By Vasia Rigou
Cuba, March 1953. The new Havana embassy—a much-anticipated building meant to portray the United States as “an open, dynamic and cooperative modern country”—opens its doors. Overlooking the Gulf of Mexico on the Malecón through its reflective glass façade, the Modernist-Brutalist-style building, designed by New York firm Harrison & Abramovitz, seemed to have it all: Italian-imported travertine, French furnishings, Belgian steel and British office partitions. Not only would the new building change the Cuban capital’s skyline forever, but it would also showcase the United States as a dynamic, prosperous, progressive, post-World War II superpower. High praise in the architectural press followed. In fact, the building was so well-received that the Museum of Modern Art included it in an exhibition of new U.S. diplomatic architecture later that year. But it wouldn’t last long.
The building’s climate-control issues—a ventilation system unable to tame the tropical sun and aluminum windows susceptible to the country’s frequent heavy downpours—were the least of the embassy’s problems. Within eight years, in January 1961, President Eisenhower broke off relations with the government of Fidel Castro over Cuban accusations that the embassy was a U.S. espionage base. Its doors closed. Sixteen years of political turmoil and lengthy negotiations later, the building would become home to the newly launched U.S. Interests Section (USINT) under the formal protection of Switzerland, as part of President Carter’s efforts to improve ties with Cuba—a mission finally accomplished in July 2015 under President Obama. The U.S. flag was raised again and, regaining embassy status, the aging architectural landmark came back to life.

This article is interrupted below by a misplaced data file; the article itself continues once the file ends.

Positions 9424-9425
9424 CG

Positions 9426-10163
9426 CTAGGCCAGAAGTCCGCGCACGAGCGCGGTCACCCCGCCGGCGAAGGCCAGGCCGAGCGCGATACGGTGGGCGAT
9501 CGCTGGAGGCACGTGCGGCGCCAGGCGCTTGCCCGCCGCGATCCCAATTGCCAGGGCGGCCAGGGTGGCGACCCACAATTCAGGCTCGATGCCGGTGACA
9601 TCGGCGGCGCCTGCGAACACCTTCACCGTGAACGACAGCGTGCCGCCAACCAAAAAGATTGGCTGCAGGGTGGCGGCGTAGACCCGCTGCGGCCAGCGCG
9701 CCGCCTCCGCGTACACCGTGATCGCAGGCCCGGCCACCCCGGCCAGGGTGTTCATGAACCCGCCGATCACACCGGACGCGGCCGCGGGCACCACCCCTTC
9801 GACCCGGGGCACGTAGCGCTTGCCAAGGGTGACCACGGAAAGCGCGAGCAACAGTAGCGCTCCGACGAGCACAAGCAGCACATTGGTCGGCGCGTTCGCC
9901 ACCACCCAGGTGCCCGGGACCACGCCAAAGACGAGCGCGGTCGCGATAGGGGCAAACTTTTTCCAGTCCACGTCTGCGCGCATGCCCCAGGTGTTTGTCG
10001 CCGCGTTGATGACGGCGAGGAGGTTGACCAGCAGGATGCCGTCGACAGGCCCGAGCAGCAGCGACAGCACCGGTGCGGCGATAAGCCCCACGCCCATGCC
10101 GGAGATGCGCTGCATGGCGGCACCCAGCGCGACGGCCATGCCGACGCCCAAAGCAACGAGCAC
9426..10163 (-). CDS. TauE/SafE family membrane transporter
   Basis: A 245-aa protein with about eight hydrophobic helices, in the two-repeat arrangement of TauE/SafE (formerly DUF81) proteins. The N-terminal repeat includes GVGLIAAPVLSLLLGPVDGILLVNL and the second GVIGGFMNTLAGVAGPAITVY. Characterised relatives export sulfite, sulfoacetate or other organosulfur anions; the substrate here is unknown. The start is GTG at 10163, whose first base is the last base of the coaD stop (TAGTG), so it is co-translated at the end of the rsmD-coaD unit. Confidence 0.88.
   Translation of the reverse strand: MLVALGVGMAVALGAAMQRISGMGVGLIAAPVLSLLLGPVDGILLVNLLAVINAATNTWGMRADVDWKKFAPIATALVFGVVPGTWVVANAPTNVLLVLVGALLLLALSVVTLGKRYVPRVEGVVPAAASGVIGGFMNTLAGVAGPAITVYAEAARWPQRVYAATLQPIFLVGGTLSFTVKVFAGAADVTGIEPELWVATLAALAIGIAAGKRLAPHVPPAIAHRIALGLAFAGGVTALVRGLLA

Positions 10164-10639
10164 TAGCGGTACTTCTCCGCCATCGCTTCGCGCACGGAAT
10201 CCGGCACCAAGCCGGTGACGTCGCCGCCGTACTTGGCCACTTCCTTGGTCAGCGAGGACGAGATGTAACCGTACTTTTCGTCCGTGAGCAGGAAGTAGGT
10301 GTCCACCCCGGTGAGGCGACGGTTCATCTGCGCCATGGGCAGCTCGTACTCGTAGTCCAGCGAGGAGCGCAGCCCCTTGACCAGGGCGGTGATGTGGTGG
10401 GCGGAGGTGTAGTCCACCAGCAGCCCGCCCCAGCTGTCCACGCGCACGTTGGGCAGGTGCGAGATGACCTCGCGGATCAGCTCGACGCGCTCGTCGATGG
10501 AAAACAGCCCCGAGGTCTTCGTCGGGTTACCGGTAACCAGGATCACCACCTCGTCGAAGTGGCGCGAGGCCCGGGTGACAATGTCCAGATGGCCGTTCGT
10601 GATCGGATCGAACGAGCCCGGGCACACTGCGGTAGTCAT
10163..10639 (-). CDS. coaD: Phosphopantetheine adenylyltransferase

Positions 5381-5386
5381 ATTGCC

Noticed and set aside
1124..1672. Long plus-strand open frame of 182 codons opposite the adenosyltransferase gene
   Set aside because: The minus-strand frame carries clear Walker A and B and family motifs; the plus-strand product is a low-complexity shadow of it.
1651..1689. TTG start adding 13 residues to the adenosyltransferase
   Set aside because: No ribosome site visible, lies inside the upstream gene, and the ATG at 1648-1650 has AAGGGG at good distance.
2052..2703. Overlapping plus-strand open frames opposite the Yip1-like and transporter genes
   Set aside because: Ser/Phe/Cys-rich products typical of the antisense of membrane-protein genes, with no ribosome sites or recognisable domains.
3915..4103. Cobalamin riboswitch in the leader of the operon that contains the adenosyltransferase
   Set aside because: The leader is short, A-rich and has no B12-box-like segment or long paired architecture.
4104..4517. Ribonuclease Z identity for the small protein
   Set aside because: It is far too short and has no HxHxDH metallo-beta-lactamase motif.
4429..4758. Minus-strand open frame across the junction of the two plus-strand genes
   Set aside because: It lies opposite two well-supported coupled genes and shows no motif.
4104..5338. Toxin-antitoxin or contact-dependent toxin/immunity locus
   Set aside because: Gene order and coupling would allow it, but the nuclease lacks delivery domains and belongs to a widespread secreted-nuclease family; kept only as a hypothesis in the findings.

But it wasn’t all smooth sailing: In 2006, under President Bush, the State Department installed a scrolling billboard to broadcast human rights messaging that included quotes by Martin Luther King, Jr. and Abraham Lincoln and others. In response, Cuba renamed the area in front of the building Anti-Imperialist Plaza, creating a “battlefield” of political posters, and over a hundred black flags raised high enough to block the view of the electronic sign. The building once again became the symbol of an era.
Taking into consideration the U.S.-Cuba diplomatic relations—past, present and future, as with the election of President Trump, they’re uncertain once more—what the building itself was initially built to represent, and how this has changed over the years, makes one wonder: How can a structure politically and aesthetically represent the times in which it is built, but at the same time remain relevant across time, political parties and regimes? What architecture best represents a country? And is architecture, after all, destined to create structures that are meant to take on lives of their own?
All those questions are to be explored in Terence Gower’s latest project, “Havana Case Study,” on view at the Neubauer Collegium in the light of the second Chicago Architecture Biennial. Following “Baghdad Case Study,” the exhibition is the second in an ongoing series of installations by the artist to use diplomatic architecture—and more specifically U.S. embassy buildings—as case studies to examine U.S. international relations. The New York-based Canadian artist is no stranger to buildings with complicated diplomatic histories. “I’ve been interested in U.S. public architecture for a long time, especially large postwar government-funded projects, educational and cultural institutions,” he says. “I’ll usually start the research without a clear idea what the artwork will be, or if there will even be an artwork at the end—the U.S. embassy research was one such project with no definite endpoint. I first visited Havana in 2003 [to participate in the Biennial] then went back for several months in 2014,” he adds, “so the theme of the modern embassy as a site for diplomatic drama developed by itself and is now living its own life.”
Based on extensive research in both Havana and U.S. archives, Gower brings together a mixed-media installation inside and outside the gallery space. Glass, brass, cardboard, Mylar, photographs and digital prints, all come together—pieces to a puzzle that spans decades of architecture, urban design and foreign-policy history—in a comprehensive exhibition about America’s southern neighbors and the relations between two countries.